• Make It Flawless

 

You have to edit the letter before sending the application. A single flaw in grammar, spelling, or sentence structure will ruin the impression. The wrong choice of words is also problematic. Maybe this position has nothing to do with writing, but your writing skills convey your intelligence, professionalism, and attention to detail.

  • Start with the big picture. Are there any gaps in your story? Maybe you went overboard somewhere? Did you make a clear point?
  • Once you’re sure the content is okay, pay attention to the grammar. You don’t want too much passive voice in your text. Whenever possible, change those points with active voice.
  • Make it readable. Get rid of complicated words and cut on the adjectives. Clear, straightforward expression makes you look like a true professional. You already learned that lesson in the military, didn’t you.
  • If you can’t handle the editing part, you can always hire an online service to do that for you.

 

  • Send It Via Email

 

Most ads leave you with two choices: send the application via email or apply directly through the organization’s website. Email is better. First of all, you’ll be sure you sent the application and nothing went wrong with the system. If you get no answer, you can send a follow-up message in the same thread, so the hiring manager will immediately see your resume.

The email also makes it easy for the HR department. All recruiters know how to use email, but the system at the website may be new to them. They are used to getting email messages, so it’s okay to stick to tradition.

 

  • Send the Cover Letter in the Message, and the Resume in the Attachment

 

Your first instinct will tell you to attach both the cover letter and resume in the email message. You should do that only if the ad specifically tells you to do so. If not, it’s better to copy and paste the content of your cover letter in the body of your message, and attach the resume along.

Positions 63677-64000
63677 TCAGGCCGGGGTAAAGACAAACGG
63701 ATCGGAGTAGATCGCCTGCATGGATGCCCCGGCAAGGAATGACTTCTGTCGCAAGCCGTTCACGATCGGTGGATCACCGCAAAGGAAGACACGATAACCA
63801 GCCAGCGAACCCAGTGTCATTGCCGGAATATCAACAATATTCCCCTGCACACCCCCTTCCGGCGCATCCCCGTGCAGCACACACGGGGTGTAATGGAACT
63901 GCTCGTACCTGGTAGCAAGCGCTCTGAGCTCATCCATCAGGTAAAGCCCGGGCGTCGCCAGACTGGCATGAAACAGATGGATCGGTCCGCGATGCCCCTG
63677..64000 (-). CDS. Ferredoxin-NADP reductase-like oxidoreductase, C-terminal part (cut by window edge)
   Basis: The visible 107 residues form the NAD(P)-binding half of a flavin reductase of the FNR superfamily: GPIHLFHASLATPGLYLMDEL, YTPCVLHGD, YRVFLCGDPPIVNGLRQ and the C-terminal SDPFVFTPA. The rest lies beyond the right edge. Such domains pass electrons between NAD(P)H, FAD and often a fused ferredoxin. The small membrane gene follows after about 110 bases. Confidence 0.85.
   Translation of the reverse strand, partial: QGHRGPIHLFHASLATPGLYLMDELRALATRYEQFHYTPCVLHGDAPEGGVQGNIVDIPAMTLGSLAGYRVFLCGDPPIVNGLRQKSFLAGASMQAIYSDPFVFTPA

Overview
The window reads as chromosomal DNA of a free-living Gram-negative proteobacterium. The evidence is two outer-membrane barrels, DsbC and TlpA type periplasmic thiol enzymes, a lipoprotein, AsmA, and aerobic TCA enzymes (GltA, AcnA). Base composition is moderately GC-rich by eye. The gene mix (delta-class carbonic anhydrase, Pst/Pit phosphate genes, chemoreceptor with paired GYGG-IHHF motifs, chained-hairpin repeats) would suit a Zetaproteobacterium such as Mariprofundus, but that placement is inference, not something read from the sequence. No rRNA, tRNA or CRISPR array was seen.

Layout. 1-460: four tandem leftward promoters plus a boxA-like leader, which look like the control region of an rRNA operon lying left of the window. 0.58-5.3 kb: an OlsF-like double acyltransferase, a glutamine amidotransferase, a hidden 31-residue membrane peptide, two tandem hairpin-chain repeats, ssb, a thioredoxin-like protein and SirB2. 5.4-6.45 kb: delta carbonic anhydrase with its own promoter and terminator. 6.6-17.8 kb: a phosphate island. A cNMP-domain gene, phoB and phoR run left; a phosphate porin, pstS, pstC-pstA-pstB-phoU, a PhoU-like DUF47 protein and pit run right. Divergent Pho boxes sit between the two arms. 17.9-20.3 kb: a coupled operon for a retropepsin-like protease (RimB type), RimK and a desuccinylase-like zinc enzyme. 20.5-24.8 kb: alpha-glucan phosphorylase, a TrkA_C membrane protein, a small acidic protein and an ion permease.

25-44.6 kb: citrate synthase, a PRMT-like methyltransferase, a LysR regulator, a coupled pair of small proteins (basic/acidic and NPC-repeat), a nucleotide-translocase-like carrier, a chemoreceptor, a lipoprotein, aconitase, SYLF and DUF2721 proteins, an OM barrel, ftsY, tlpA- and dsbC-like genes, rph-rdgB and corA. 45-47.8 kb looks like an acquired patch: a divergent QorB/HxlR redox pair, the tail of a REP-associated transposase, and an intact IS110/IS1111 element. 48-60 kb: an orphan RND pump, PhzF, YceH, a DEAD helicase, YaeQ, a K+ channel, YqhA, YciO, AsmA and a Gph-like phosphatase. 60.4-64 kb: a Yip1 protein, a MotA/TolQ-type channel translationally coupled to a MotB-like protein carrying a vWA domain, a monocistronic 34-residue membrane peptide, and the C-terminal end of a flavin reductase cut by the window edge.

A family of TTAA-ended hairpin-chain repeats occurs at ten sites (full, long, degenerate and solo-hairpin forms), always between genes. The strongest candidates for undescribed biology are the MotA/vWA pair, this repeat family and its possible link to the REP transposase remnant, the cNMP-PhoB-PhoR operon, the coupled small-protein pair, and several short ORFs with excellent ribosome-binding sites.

If you send two attachments, the hiring manager will probably go straight to the resume. If it’s not impressive, they won’t even proceed to the cover letter. If they see a great cover letter first, though, they will approach the resume with positive mindset.

The cover letter is a short presentation of yourself. Don’t forget to include a signature with all your contact information in this message, so it will be easy for the hiring manager to reach you. An awesome cover letter can save even a mediocre resume. That’s why you want them to see it first.

Plus, this method saves you from thinking: “What on earth should I write in the body of this message if I attach both documents?”

Are You Ready?

Take the cover letter very seriously. For some hiring managers, it’s the most important part of the application. They should see a person they would like to interview. It’s your chance to convey your great personality through it. Hopefully, the tips above will help you make a good impression.  

Joan Selby is a content marketer and passionate blogger. Former teacher and fancy shoelover. A writer by day and reader by night. Find her on Twitter and Facebook.